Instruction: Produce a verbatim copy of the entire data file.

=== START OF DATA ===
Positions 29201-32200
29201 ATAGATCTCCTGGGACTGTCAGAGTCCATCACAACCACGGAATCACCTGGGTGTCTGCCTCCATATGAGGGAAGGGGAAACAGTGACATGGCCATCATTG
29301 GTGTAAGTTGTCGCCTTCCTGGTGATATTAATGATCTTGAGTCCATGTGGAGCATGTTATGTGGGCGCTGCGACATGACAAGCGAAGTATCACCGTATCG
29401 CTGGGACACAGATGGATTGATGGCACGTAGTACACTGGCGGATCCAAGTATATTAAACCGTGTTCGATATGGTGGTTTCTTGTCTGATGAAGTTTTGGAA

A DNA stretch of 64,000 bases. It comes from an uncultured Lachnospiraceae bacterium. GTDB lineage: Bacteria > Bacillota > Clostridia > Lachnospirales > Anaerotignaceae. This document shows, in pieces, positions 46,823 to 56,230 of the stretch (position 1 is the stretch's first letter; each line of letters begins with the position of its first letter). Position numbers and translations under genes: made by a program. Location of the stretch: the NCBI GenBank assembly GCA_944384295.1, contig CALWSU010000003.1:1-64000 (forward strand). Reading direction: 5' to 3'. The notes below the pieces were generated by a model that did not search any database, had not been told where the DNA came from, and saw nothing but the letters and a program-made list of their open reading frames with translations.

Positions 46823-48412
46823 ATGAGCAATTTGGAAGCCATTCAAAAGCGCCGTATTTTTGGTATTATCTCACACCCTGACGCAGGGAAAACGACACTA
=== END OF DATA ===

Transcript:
Positions 29201-32200
29201 ATAGATCTCCTGGGACTGTCAGAGTCCATCACAACCACGGAATCACCTGGGTGTCTGCCTCCATATGAGGGAAGGGGAAACAGTGACATGGCCATCATTG
29301 GTGTAAGTTGTCGCCTTCCTGGTGATATTAATGATCTTGAGTCCATGTGGAGCATGTTATGTGGGCGCTGCGACATGACAAGCGAAGTATCACCGTATCG
29401 CTGGGACACAGATGGATTGATGGCACGTAGTACACTGGCGGATCCAAGTATATTAAACCGTGTTCGATATGGTGGTTTCTTGTCTGATGAAGTTTTGGAA

A DNA stretch of 64,000 bases. It comes from an uncultured Lachnospiraceae bacterium. GTDB lineage: Bacteria > Bacillota > Clostridia > Lachnospirales > Anaerotignaceae. This document shows, in pieces, positions 46,823 to 56,230 of the stretch (position 1 is the stretch's first letter; each line of letters begins with the position of its first letter). Position numbers and translations under genes: made by a program. Location of the stretch: the NCBI GenBank assembly GCA_944384295.1, contig CALWSU010000003.1:1-64000 (forward strand). Reading direction: 5' to 3'. The notes below the pieces were generated by a model that did not search any database, had not been told where the DNA came from, and saw nothing but the letters and a program-made list of their open reading frames with translations.

Positions 46823-48412
46823 ATGAGCAATTTGGAAGCCATTCAAAAGCGCCGTATTTTTGGTATTATCTCACACCCTGACGCAGGGAAAACGACACTA